Author image Flávio Soibelmann Glock


Pugs::Compiler::Regex - Compiler for Perl 6 Regex


    use Pugs::Compiler::Regex;
    use Pugs::Runtime::Match;

    $regex = Pugs::Compiler::Regex->compile('a*b');
    $match = $regex->match('aaab');
    print $match->(), "\n";
    print $match->from, "\n";
    print $match->to, "\n";

    package MyGrammar;
    $regex = Pugs::Compiler::Regex->compile(
        'a*', { ratchet => 1, continue => 1, sigspace => 1 }
    *my_match = $regex->code();
    $match = MyGrammar->my_match('aaaa');
    print "$match\n";

    package MyGrammar2;
    $regex = Pugs::Compiler::Regex->install(
        my_match => 'a*',
        { ratchet => 1, continue => 1, sigspace => 1 }
    $match = MyGrammar->my_match('aaaa');
    print "$match\n";


This class provides an implementation for Perl 6 regexes. It serves as a base class for Pugs::Compiler::Rule and Pugs::Compiler::Token.


$regex = Pugs::Compiler::Regex->compile($str, $params);

This method acts like a constructor, which returns a Pugs::Compiler::Regex object from the p6 regex specified in $str, or throws an exception on invalid rule syntax.

$params is an optional argument which specifies the following p6 regex modifiers:

grammar => 'Pugs::Grammar::Base'

Specify which namespace (Grammar) the rule belongs to. if grammar is not specified, then "Pugs::Grammar::Base" will be assumed.

continue => 0
c => 0

These modifiers cause the pattern to continue scanning from the string's current pos:

Note that in Perl 6 form


is roughlh equivalent to

    m:p/ .*? pattern /

Here is an example:

    package Foo;
        word => '\w+',
        { ratchet => 1, continue => 1 }
    $s = 'hello world';
    $match = Foo->word($s); # got 'hello'
    $match = Foo->word($s); # got 'world'

XXX Note that continue or c currently are not supported in non-ratchet mode.

ratchet => 0

Disable backtracking. Much faster. Defaults to 0. (Pugs::Compiler::Rule and Pugs::Compiler::Token have the default value of 1).

pos => undef
p => undef

Specify a string position to match. Starts from zero. Defaults to undef, which matches anywhere in the string.

sigspace => 0

Whitespace is significant. Defaults to 0 for Pugs::Compiler::Regex while 1 for Pugs::Compiler::Rule.

ignorecase => 0

Ignore character case. Defaults to 0 for Pugs::Compiler::Regex.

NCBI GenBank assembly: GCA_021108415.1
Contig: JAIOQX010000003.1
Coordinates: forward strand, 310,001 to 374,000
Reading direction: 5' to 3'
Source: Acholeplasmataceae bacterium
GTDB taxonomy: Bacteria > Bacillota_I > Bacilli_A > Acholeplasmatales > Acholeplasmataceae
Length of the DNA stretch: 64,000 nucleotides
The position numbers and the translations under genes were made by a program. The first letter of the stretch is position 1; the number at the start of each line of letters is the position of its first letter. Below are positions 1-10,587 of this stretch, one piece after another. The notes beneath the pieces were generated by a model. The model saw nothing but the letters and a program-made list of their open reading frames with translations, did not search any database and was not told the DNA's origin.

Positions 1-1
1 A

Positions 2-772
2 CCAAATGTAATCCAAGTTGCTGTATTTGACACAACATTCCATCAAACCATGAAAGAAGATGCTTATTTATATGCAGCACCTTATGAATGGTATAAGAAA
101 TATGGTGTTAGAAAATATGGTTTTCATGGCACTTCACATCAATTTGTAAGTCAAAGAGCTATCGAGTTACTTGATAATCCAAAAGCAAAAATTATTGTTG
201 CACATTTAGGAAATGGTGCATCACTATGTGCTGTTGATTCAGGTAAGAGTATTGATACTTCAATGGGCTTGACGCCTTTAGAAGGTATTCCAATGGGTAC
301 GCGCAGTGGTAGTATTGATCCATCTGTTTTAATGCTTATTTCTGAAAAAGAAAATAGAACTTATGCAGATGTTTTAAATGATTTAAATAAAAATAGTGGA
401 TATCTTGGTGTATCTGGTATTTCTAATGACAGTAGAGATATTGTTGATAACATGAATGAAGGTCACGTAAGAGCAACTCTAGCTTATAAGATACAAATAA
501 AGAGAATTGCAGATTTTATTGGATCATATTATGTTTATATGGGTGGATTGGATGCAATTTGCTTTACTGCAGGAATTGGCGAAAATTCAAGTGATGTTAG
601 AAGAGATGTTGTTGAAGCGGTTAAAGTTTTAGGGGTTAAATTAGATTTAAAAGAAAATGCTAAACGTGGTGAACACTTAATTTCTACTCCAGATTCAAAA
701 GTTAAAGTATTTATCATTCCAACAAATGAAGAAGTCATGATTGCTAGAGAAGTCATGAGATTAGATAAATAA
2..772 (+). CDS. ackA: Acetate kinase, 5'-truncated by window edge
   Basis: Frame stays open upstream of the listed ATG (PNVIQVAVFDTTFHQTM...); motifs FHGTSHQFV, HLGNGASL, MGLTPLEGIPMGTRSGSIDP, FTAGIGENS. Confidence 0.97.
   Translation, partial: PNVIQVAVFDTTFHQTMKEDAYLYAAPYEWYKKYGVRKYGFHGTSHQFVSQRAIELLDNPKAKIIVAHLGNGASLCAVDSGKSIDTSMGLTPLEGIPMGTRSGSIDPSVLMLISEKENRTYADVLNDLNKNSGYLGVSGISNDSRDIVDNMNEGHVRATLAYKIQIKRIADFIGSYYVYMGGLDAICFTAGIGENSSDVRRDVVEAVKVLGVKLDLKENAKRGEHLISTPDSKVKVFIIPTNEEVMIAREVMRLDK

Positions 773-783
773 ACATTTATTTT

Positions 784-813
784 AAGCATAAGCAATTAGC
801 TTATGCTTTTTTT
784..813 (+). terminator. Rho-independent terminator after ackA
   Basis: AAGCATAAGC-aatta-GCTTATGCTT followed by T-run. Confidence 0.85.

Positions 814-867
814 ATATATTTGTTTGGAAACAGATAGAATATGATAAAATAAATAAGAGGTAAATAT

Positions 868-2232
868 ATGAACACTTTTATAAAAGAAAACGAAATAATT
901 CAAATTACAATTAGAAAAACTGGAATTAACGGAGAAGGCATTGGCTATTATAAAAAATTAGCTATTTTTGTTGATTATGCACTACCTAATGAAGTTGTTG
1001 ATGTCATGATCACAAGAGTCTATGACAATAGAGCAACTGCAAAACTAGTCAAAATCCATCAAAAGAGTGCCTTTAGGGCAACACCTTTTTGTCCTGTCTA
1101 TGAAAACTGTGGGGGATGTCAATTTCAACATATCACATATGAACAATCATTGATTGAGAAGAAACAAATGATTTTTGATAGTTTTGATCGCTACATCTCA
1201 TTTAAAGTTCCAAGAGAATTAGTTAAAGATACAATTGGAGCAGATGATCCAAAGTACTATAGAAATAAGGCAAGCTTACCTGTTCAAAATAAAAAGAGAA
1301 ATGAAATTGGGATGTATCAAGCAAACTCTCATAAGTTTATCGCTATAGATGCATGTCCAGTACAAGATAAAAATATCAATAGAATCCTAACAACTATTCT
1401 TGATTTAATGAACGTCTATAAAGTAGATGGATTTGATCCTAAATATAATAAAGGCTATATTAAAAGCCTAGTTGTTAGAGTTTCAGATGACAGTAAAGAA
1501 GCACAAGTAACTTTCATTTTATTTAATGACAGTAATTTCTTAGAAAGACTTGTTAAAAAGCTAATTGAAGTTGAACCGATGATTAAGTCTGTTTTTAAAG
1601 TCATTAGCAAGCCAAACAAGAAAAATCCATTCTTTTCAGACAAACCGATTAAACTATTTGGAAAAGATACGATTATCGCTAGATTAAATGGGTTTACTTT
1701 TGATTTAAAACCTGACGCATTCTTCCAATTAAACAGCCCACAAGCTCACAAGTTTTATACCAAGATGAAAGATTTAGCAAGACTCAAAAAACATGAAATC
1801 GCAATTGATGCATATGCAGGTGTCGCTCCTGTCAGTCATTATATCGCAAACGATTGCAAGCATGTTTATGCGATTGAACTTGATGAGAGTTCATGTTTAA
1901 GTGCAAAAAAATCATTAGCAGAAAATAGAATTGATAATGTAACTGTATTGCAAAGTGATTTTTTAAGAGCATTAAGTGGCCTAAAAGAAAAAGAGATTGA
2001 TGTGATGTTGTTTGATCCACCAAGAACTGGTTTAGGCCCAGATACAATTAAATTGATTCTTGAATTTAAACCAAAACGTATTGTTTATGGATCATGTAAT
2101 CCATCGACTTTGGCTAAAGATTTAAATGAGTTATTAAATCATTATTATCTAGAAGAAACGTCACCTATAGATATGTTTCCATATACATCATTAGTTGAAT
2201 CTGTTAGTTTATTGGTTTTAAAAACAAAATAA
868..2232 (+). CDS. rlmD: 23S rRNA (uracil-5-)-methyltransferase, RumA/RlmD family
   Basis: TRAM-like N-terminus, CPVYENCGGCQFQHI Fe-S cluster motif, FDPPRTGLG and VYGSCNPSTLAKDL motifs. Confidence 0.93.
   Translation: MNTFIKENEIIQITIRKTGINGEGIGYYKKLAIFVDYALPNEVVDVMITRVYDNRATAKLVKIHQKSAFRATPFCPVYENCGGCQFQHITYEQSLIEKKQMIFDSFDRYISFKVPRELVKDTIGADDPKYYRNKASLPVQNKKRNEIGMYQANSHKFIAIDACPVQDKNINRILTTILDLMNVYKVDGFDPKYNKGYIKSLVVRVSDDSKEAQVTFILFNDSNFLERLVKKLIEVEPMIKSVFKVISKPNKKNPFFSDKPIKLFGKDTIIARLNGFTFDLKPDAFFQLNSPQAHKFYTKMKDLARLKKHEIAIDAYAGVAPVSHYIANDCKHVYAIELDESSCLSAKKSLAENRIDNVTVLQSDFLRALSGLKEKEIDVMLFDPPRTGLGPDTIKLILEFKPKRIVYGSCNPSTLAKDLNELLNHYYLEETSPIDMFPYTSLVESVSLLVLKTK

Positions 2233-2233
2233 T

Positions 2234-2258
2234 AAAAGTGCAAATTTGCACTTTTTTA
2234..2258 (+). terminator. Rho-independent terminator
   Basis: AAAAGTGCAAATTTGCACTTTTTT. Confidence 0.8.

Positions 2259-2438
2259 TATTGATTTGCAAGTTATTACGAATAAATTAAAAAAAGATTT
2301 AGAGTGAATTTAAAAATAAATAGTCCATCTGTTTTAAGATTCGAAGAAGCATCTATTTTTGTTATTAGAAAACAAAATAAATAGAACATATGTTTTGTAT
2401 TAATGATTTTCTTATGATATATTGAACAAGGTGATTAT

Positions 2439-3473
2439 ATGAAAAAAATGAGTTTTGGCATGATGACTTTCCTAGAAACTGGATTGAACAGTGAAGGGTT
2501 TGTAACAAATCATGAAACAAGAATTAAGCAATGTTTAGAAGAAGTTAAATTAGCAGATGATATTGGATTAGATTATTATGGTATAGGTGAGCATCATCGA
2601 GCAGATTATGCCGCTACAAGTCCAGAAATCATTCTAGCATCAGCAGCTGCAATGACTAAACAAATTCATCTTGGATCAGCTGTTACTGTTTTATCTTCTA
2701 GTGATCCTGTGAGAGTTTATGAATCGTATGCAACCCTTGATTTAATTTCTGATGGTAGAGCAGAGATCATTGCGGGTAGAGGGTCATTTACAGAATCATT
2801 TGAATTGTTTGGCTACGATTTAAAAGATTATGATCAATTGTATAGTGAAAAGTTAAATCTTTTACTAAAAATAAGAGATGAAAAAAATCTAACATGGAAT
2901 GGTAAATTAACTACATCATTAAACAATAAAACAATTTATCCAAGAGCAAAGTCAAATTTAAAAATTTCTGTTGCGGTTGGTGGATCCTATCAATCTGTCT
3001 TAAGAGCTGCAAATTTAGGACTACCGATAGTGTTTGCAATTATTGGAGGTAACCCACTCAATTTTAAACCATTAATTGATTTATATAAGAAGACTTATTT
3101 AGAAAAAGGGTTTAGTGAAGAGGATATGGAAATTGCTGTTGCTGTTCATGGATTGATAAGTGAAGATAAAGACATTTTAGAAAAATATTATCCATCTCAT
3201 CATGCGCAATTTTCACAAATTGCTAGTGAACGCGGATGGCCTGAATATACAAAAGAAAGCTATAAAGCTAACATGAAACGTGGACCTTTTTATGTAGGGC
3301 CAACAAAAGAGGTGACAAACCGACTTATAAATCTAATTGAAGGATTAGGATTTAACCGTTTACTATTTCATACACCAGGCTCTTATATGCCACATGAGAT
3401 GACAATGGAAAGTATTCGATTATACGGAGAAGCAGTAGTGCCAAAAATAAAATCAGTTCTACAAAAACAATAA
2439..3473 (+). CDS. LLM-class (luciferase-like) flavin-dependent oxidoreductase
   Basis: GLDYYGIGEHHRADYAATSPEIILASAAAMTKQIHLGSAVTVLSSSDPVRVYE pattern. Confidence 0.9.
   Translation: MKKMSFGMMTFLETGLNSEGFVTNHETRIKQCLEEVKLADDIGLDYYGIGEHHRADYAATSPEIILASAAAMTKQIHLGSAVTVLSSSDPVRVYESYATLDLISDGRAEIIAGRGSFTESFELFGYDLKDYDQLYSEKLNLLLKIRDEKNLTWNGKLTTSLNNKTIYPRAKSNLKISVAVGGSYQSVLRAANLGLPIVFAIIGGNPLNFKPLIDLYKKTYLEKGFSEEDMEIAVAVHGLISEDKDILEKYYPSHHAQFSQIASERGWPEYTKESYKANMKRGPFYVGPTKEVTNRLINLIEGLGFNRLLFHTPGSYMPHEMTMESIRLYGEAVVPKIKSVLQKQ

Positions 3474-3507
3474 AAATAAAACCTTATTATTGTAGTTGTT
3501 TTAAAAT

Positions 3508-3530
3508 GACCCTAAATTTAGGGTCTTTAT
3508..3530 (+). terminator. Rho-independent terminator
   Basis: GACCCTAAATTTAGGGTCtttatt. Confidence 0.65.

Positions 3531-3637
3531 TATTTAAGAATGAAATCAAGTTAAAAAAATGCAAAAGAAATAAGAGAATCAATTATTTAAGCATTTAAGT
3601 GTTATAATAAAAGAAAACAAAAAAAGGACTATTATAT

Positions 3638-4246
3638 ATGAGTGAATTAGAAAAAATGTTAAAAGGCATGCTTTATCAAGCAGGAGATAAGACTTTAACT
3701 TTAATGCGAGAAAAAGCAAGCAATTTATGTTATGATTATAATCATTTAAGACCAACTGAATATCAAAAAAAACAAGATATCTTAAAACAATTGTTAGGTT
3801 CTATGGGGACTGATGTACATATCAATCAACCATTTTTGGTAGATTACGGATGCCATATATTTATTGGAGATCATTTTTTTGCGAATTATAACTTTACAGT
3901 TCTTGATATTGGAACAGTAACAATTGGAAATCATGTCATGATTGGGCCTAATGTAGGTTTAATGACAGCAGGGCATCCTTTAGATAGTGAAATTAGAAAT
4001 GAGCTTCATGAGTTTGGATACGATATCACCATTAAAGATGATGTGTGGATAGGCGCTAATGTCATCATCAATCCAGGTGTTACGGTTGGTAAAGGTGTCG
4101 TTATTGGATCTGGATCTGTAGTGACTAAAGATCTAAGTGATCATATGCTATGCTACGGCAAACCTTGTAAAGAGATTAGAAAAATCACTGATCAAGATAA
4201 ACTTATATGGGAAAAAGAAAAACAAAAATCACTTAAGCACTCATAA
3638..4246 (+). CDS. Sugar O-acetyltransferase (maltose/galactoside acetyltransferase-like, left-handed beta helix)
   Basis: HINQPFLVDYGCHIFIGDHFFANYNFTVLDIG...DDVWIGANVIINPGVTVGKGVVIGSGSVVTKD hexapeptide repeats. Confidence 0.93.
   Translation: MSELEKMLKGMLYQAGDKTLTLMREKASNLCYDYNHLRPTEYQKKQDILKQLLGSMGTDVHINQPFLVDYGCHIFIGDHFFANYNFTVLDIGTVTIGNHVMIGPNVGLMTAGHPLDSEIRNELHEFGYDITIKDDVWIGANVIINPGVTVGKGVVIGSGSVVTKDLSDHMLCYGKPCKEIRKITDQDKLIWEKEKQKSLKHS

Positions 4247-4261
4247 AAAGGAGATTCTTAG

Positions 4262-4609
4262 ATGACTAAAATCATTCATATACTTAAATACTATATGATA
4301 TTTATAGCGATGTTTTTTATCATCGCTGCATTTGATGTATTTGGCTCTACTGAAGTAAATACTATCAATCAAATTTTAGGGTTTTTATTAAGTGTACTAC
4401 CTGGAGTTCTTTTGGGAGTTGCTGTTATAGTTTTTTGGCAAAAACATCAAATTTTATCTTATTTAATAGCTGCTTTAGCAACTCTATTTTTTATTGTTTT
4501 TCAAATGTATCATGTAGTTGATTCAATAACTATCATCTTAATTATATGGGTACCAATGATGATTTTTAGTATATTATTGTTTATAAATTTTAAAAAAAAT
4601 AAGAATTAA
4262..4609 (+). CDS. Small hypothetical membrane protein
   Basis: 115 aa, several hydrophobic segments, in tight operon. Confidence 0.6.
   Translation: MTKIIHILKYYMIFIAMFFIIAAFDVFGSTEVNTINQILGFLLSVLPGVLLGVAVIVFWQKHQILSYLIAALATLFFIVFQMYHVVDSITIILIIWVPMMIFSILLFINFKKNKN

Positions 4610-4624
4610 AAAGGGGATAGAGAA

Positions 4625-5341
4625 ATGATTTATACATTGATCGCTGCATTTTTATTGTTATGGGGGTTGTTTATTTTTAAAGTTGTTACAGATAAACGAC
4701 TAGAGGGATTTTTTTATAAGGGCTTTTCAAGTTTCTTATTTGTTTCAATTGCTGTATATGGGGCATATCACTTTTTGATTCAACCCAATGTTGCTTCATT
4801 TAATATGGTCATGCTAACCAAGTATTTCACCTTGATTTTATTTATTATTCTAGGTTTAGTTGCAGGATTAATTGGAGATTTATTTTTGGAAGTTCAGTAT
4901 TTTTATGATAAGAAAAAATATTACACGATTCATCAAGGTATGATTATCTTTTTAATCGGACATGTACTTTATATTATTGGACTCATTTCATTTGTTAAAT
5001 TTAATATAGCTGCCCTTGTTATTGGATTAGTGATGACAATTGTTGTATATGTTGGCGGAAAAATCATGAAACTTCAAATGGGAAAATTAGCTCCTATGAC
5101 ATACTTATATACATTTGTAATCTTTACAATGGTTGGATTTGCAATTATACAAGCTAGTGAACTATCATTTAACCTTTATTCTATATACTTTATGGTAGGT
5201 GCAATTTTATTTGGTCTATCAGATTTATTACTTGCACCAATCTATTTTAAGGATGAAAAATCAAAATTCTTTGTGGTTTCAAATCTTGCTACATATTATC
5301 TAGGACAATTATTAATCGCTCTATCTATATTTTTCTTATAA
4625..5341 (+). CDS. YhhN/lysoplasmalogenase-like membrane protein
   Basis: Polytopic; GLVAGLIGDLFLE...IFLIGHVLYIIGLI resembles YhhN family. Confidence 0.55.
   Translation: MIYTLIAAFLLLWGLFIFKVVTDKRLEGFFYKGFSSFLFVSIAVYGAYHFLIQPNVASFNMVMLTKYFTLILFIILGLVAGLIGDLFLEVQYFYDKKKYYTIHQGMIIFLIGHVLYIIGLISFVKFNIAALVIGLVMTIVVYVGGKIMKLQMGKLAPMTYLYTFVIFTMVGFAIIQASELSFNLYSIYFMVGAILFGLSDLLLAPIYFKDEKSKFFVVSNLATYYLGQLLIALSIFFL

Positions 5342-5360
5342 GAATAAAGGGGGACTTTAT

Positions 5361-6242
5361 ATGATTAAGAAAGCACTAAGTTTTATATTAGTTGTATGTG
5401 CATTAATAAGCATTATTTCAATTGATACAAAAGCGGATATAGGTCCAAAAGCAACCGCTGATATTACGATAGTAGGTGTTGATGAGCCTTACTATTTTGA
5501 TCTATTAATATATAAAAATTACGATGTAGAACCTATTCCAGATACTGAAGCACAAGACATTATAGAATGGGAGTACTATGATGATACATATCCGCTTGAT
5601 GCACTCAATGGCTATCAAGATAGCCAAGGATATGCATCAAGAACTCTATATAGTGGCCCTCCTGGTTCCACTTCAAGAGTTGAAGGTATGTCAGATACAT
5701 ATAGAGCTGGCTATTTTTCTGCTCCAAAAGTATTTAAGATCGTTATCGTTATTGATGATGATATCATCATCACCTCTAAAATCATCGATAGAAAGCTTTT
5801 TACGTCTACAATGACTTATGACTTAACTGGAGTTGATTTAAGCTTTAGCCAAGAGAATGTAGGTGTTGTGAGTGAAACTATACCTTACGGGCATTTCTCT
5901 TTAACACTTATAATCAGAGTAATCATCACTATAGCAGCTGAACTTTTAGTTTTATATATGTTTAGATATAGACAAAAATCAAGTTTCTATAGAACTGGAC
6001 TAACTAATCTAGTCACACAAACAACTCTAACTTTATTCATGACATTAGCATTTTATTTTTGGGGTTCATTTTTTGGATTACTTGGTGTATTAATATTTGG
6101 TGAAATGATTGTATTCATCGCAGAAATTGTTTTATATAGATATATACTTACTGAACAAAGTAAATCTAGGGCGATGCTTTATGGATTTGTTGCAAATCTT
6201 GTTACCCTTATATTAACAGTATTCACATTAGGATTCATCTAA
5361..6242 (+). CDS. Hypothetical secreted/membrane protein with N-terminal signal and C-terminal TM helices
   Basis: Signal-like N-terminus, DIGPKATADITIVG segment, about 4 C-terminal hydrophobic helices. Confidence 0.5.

Return a string holding the Perl 5 code for reconstructing the current Pugs::Compiler::Regex object.

We are trying to make the perl5 method does something like serializing a Pugs::Compiler::Regex instance.

If you want the raw Perl 5 code generated by the various emitters, use $regex->{perl5} directly.

$regex->match($str, $grammar, $params)

Performs matching action on $str. Note that it's a thin wrapper around the p5 code compiled from the p6 regex with run-time modifier handling via the $params argument.

Here is an example:

    $regex = Pugs::Compiler::regex->compile('a*\w');
    my $match = $regex->match('aaa');
    print "Capture: $match";
    print "From: ", $match->from;
    print "To: ", $match->to;

Returns a closure (or an anonymous sub) which does the actual matching task. For example:

  $regex = Pugs::Compiler::Regex->compile('a|b', { ratchet => 1 });
  my $sub = $regex->code();
  my $match = $sub->('MyGrammar', 'aaa');

Or inserts the sub into the current package:

  package Foo;
  $regex = Pugs::Compiler::Regex->compile('a*');
  *match = $regex->code();
  my $match = __PACKAGE__->match('aaa');

Technically it's a thin wrapper around the match method.

$regex->install($name, @args_for_compile)

Installs the subroutine returned from the code method as a named subroutine using the name specified by $name;

If $name is fully qualified, then the corresponding package is used, otherwise the current package is assumed.

@args_for_compile are those arguments fed into the compile method.

It will croak if there's already a sub with the same name exists. If that's not what you want, use the reinstall method instead.

Here are some examples:

  package Bar;
  Pugs::Compiler::Regex->install(match => 'a*', {ratchet => 1});
  $match = Bar->match('aaa');

  # The following line dies with the message
  # "Can't install regex 'match' as 'Bar::match' which already
  # exists":
  Pugs::Compiler::Regex->install(match => 'b*');
$regex->reinstall($name, @args_for_compile)

Like the install method but it can replaces the named sub if it already exists:

  package Bar;
  Pugs::Compiler::Regex->install('match', 'a*', {ratchet => 1});
  Pugs::Compiler::Regex->reinstall('match', 'b*');
  $match = Bar->match('bbb'); # matched here



By default, the compile method will cache the compiled form (p5 source) of the p6 regex. The NoCache variable prevents any caching.


The Pugs Team <>.


The Perl 6 Rules Spec:


Copyright 2006 by Flavio Soibelmann Glock and others.

This program is free software; you can redistribute it and/or modify it under the same terms as Perl itself.